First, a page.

Bacon is the word used for the raw pig meat that has been wet or dry-cured. The word bacon means ‘back’ but in fact refers to cuts from the side of the carcass that is butchered in a similar way to the butchering of pork. ‘Gammon’ is the word used for the raw, cured hind leg of a pig removed from a side of bacon.
Examples of traditionally cured bacons:
Suffolk Sweet-Cured Bacon: a cure of salt and coarse brown sugar gives a distinctively sweet flavour, with hint of molasses. At the same time, the bacon is very salty and the flavour is underpinned with a slight acid note. The bacon is smoked after curing.
Wiltshire Bacon: the unique flavour of this bacon comes from the combination of a mild cure and the fact that the pigs are fed on home-grown wheat and whey from the local cheese-making. It is available smoked or green.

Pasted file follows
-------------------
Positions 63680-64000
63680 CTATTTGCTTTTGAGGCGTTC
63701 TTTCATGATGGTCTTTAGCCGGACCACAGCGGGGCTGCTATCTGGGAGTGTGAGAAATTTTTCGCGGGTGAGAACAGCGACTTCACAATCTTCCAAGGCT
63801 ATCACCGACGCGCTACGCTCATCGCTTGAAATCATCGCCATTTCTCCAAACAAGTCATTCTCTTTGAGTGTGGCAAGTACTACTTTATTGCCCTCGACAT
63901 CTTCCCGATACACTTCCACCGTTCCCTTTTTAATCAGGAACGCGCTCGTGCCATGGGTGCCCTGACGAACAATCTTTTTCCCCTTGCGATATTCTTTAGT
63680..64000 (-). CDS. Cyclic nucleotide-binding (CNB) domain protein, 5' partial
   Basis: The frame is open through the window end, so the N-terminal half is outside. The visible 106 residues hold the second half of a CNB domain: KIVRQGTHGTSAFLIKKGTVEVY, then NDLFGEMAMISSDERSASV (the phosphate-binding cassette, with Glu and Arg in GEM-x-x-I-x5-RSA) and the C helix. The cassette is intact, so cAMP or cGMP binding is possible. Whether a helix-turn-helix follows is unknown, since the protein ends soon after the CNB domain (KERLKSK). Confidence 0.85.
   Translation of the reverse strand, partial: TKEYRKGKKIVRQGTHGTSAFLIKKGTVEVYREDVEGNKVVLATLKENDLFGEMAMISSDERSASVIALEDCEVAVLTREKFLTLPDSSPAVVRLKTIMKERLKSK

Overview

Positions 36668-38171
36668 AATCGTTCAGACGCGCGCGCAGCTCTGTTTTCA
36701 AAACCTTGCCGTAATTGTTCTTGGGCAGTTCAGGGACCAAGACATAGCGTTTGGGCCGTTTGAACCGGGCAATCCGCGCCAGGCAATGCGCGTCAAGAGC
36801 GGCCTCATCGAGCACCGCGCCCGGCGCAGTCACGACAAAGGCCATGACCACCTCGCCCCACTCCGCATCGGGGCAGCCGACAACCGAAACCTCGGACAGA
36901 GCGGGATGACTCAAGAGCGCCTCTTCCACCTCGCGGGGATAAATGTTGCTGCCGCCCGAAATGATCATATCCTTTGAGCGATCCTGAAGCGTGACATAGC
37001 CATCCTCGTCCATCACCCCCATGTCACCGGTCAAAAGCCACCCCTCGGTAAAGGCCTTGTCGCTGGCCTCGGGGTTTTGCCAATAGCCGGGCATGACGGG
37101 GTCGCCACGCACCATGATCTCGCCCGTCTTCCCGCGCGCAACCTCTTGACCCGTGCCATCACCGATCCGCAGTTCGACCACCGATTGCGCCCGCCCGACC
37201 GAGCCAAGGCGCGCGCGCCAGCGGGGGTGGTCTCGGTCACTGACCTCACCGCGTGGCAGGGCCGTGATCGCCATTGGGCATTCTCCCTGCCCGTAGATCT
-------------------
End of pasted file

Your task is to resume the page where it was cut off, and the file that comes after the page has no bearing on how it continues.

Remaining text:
Welsh Bacon: the Welsh cure produces very salty bacon with a good flavour. The bacon is not smoked after curing. It is not easily available other than in West Wales.
Ayrshire Bacon: the cure used in Ayrshire bacon is very mild and lightly salted; much of the flavour comes from the breed (Great White) and quality of the pig. It is available smoked or green.
‘Tendersweet’ bacon: a dry cure with a high sugar content giving a mild flavour. It is available smoked or green.